Sunday, February 18, 2007

Geaghan: Sunday snippets

From the back pages of today's newspapers or online news sources...

Humvee RIP?

Has the Marine Corps in Iraq given up on the Humvee? Even the "up-armored" versions, which are often improvised by American troops from scrap metal, are highly vulnerable to IED's that are becoming ever more powerful. The flat undercarriage of the Humvee is especially vulnerable to bombs planted in the road. About two-thirds of the 700 Marines killed in Iraq were riding in Humeees. According to a news report by David Wood, the Corps now plans to replace all its Humvees, at a cost of $2.8 billion, with MRAP's (mine-resistant ambush protected vehicles). Crews are "four or five times more likely" to survive an IED attack on MRAP's compared to armored Humvees (though no comparison is available between the MRAP and unarmored Humvees). The basic problem, Wood writes, is that "insurgents can invent different and more lethan bombs faster than the Pentagon and American industry can provide protection." For beleagued Marines in Iraq, the MRAP will not offer much relief since "it will take years to complete the replacement" of the Humvee. For exactly how many years does this administration think the U.S. will be occupying Iraq? Bush has already informed us, of course, that any such decision will have to be made by his successor.

GRAPHIC: The Humvee in which Marine Sgt. Mark Chafin was injured in Iraq.

No regrets, no remorse

In France, Maurice Papon died at the age of 96, four years after his release from prison due to "failing health." Papon was convicted of crimes against humanity in 1998 but served only three years of a ten-year sentence. As director of "Jewish Affairs" in Bordeaux, Papon played a prominent role in the deportation of 1,690 Jews, including 223 children, from the area during World War II. He was the highest-ranking French official to be convicted of crimes arising from collaboration with the Nazi occupation (1940-44). His record of collaboration had no effect on his "brilliant" career in the French government, which assigned him to important positions during and after the war, including: police supervisor, director of Algerian affairs (!), Paris police chief (1958-67), and French budget minister (1978-81). The legal case against Papon was in limbo for sixteen years before he was finally brought to court. His two main defenses: he was following orders, and he didn't realize that the Nazis were exterminating deportees at Auschwitz. In 2001, he wrote that he had neither "regrets nor remorse for a crime I did not commit and for which I am in no way an accomplice." And, as his lawyer says, "he died a free man."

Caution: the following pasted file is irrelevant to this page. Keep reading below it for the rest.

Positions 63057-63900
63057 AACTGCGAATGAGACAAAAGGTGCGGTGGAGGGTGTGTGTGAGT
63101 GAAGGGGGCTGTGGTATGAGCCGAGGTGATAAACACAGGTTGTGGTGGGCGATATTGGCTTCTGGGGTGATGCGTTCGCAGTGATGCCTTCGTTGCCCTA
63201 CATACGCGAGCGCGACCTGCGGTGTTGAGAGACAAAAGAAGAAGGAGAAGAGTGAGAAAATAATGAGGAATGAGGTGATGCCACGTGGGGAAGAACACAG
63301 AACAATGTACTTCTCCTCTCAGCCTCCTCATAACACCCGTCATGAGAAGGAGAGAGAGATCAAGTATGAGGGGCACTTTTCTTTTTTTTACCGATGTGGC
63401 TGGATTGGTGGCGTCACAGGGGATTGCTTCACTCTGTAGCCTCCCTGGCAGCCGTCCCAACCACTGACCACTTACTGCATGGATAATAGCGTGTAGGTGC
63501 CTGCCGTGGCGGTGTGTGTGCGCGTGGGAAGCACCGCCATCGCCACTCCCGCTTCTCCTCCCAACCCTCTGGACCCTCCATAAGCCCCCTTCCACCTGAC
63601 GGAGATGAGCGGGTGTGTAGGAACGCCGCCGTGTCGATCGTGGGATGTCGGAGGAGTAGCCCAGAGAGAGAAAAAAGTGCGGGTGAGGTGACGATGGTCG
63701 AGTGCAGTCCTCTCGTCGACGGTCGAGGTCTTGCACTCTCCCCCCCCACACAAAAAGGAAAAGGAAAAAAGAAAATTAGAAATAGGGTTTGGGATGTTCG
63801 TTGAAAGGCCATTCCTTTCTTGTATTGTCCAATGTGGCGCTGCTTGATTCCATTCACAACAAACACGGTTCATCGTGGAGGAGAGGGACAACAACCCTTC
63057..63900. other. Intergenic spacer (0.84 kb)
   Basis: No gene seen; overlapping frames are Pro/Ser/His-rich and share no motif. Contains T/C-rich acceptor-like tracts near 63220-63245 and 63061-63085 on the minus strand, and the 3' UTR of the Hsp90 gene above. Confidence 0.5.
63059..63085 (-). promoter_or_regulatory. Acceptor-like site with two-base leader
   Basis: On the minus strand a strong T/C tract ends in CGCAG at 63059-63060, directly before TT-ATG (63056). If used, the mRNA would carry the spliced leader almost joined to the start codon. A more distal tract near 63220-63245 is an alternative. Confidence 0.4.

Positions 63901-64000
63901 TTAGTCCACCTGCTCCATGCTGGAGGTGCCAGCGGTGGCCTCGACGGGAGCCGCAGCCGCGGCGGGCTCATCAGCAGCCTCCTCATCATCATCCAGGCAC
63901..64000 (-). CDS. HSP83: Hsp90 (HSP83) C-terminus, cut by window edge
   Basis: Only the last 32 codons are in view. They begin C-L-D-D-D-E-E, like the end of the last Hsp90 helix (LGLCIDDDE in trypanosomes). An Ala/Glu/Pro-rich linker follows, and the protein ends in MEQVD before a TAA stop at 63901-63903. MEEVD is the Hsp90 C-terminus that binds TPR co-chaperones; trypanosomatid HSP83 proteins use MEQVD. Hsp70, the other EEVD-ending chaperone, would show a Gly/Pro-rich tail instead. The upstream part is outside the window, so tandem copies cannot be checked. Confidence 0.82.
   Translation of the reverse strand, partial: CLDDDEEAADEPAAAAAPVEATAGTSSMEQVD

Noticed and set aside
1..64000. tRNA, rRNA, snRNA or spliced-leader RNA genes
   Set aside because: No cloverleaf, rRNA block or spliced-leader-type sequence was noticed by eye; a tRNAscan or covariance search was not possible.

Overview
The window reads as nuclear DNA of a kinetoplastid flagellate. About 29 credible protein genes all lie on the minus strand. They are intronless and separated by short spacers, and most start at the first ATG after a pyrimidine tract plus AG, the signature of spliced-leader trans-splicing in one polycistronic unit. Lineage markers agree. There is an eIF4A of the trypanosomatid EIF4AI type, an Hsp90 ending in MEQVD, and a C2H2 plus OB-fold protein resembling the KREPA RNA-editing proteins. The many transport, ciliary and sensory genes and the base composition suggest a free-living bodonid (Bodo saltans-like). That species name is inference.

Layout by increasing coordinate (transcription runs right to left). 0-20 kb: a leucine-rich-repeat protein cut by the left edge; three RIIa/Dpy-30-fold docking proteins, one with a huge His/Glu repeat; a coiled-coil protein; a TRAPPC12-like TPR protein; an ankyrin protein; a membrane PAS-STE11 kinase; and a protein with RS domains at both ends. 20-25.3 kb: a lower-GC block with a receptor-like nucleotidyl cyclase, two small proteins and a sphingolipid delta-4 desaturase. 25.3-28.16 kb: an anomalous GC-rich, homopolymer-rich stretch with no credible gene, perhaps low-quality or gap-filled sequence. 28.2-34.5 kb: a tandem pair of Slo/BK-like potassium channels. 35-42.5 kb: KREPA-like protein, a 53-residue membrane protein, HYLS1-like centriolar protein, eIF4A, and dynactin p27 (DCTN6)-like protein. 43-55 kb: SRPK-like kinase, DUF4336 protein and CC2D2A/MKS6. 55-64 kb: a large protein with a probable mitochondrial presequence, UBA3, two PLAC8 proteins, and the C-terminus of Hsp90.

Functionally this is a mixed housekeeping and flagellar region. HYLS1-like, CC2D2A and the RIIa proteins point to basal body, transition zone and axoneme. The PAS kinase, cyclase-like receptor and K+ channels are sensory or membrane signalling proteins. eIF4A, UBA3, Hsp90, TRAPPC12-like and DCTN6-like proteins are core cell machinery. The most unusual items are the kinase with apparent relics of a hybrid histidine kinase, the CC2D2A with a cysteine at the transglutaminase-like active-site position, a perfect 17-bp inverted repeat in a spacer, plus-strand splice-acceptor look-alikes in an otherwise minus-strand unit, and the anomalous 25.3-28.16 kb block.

GRAPHIC by Serge Smulevic, artist and Auschwitz survivor. The French caption reads: "I was only following orders."

UPDATE: The Papon case

In today's news from France, Maurice Papon's demand to be buried with his Legion of Honor medal is causing predictable controversy. He was forbidden to wear it during this lifetime, but his lawyer is determined to fulfill his desire to wear it in the grave.

Of the 75,000 French Jews who were sent to the Nazi concentration camps, only 2,500 (3%) survived. One of the victims was Russian emigré and writer Irène Némirovsky, whose excellent novel Suite Française was recently published (2005) when it was uncovered by her daughter some sixty years after it was written. Three-quarters of French Jews survived the war, partly due to the aid given them by their fellow citizens. Such was the subject of Louis Malles' powerful film, Au Revoir, Les Enfants (1987). If you see Malles' film, be sure to balance it with a viewing of Marcel Ophuls' phenomenal documentary The Sorrow and the Pity
(Le chagrin et la pitié, 1969, 4 hours and 11 minutes long), which presents the collaborationist environment in which Maurice Papon achieved such prominence. Regarding the fate of Papon's victims and millions of others, Claude Lanzmann's Shoah (1985, 9 1/2 hours) should be required viewing.

Maybe she overlooked the Twinkie defense

In a Virginia road-rage incident, a young woman tossed a cup of McDonald's soda into the car of someone who, she says, cut her off in heavy traffic. The "McMissile"—as it inevitably became known—contained mostly ice, but a "gooey" substance splattered onto the interior and occupants of the other car. The young perpetrator was accompanied by her three feisty children and a pregnant sister who was experiencing early contractions. A jury convicted the woman of "maliciously throwing a missile into an occupied vehicle," a felony under Virginia law, and several misdemeanors. She has already served one month of a mandatory minimum of two years in prison, though it's theoretically possible that a judge could still reduce her sentence. She is unemployed and her husband is on his third tour of duty in Iraq.

Sure, it was a stupid thing to do and her behavior should have some legal consequences. But two years in jail for a first offense? An anger management program, some community service and probation seems about right.

Revenge of the Blue Meanies

At the beginning of Cool Hand Luke (1967), the classic rebel film, a drunken Paul Newman is caught by police late one night as he staggers up the town's main street, systematically removing the tops of parking meters with a pipe cutter. Something similar is going on in Lewes, England, where 180 parking meters, costing $6,000 each, have been destroyed by someone knowledgeable in the use of plastic explosives. The unpopular meters are administered by NCP, a private company known locally as the "Blue Meanies" for the color of its uniforms. A task force, named after the American Carl Magee, inventor of the parking meter, has been formed to catch the perpetrators. So far no one has been injured by the late-night demolitions, which have cost the town over $1 million.

GRAPHIC: City of Peoria, Illinois

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